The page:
Dulcimer Quality Control

This post is inspired by a router bit that slipped in the chuck while working on a curly claro walnut and Adirondack spruce dulcimer this afternoon.

When I saw the bit was tearing through the side of the dulcimer a sense of calm came over me. I turned off the router. I looked at the gaping maw in the side of the dulcimer-to-be and thought of ways I could make an invisible repair, or perhaps use the opportunity to do something creative in the place where colorful, curly figured would have been plentiful.

But reason prevailed. The dulcimer was not even half built. I should just quit and start another.

And there was the cherry and spruce dulcimer that had been hanging around the shop for a few years that I knew I’d never let out the door. It was an experimental design that did not live anywhere near up to my expectations.

My solution as to what to do next was inspired by the work of my friend Michael C. Allen of Cloud Nine Musical Instruments.

Dulcimer Quality Control

Visible is the cherry and spruce dulcimer. The curly claro walnut and Adirondack spruce dulcimer served as kindling.

It is nice to have a fire on a cold day. I have no marshmallows to toast in the fireplace so I guess I will go back to the shop and get back to work.


11 thoughts on “Dulcimer Quality Control

  1. Hi, Doug,

    I’m sorry that you had a rough-ridin’ router that took a bite out of your beautiful handiwork. I’m glad you shared your story and resolution, though. The picture of the dulcimer inferno made me smile just a little. I thought I heard the theme music from Bonanza playing in the background…

    Take care,


  2. Hi Lynn,
    Cynthia was happy I bailed out as soon as I did as she has seen me agonize over getting things to be just right. It was pretty obvious that I wouldn’t be happy enough with the results this time.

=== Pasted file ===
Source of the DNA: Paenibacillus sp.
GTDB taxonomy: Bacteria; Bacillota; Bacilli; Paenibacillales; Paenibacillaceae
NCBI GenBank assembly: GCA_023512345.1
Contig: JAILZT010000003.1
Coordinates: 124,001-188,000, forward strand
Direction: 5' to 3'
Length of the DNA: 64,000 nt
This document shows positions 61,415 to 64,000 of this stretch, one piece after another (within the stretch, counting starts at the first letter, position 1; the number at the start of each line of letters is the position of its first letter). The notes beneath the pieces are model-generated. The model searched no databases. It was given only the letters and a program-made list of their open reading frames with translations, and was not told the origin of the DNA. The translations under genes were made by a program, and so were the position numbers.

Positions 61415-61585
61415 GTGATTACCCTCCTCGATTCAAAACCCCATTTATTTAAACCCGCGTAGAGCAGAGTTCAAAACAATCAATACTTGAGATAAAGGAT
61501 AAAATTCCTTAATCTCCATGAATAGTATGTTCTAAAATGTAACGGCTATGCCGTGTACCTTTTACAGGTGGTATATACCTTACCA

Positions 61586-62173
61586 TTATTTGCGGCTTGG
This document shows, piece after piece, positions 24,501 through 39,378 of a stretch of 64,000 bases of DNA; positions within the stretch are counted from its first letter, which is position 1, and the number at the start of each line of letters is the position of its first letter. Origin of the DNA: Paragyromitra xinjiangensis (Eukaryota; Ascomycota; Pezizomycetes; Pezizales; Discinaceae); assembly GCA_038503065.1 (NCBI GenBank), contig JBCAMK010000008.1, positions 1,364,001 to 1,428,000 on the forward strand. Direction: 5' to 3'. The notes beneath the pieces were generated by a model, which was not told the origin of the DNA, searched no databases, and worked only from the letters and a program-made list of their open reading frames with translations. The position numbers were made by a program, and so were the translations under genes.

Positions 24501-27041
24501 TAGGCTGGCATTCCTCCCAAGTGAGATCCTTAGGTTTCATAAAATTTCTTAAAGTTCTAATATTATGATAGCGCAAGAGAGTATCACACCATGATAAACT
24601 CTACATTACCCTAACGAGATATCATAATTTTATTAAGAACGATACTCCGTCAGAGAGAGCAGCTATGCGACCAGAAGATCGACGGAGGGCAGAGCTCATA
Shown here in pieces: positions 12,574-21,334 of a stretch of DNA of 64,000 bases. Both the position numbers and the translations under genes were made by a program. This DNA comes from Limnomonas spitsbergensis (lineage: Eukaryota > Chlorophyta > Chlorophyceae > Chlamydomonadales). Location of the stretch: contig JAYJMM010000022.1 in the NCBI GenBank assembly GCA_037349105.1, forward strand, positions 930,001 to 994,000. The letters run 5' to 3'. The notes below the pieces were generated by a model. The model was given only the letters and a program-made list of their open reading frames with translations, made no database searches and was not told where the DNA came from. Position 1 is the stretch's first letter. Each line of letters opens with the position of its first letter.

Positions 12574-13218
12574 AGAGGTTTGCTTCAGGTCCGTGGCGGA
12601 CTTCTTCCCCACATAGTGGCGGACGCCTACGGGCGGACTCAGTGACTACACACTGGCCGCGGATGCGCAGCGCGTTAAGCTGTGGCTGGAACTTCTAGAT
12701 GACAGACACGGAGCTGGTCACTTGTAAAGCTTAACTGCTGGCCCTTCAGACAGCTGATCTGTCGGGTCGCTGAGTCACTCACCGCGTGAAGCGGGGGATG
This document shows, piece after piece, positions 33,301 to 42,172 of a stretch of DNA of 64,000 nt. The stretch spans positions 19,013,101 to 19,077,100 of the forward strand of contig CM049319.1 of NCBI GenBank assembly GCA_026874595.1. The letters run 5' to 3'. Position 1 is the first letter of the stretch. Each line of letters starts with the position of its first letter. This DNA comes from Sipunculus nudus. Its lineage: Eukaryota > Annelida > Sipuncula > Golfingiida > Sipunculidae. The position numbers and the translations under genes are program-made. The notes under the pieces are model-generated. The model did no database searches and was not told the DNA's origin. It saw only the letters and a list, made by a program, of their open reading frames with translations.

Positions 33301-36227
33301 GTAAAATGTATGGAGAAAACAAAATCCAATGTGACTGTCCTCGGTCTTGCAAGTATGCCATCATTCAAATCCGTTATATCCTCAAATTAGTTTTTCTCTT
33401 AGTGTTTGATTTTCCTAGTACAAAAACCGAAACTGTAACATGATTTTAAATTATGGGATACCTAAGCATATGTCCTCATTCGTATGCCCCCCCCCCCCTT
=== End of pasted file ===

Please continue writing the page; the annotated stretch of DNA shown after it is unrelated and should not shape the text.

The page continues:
3. Hi Steve,
    Very funny! I have a feeling a hammered dulcimer probably burns a lot longer!
    I am not crazy about routers either. They are noisy and messy little beasts!

  4. Wow. I never made friends with wood, but I remember cutting fabric wrong one night, about 2am the day before Christmas, someone special’s shirt collar. I was able to fix that one but it was very close. Fabric can not go back, just like wood can not.

    I am spoiled now. Polymer clay is pretty easy to do without any disaster, and it’s inexpensive stuff. Yarn can be ripped out and knit again, though some yarns can be ripped more times than others. Feltmaking is a crapshoot every time I try it, so I’m OK when it comes out different than expected.

    But what I see is your ability to see reality more quickly than most. And to let go. Soon. Good for you.

    Hmm. No working fireplace here…

  5. So, seeking the answer to the perennial question?
    Which burned longer? Yours or Michael Allens? :)

    (I hate routers! one just wobbled and ate up the crest pieces I’ve been trying to make for my teaching studio!)

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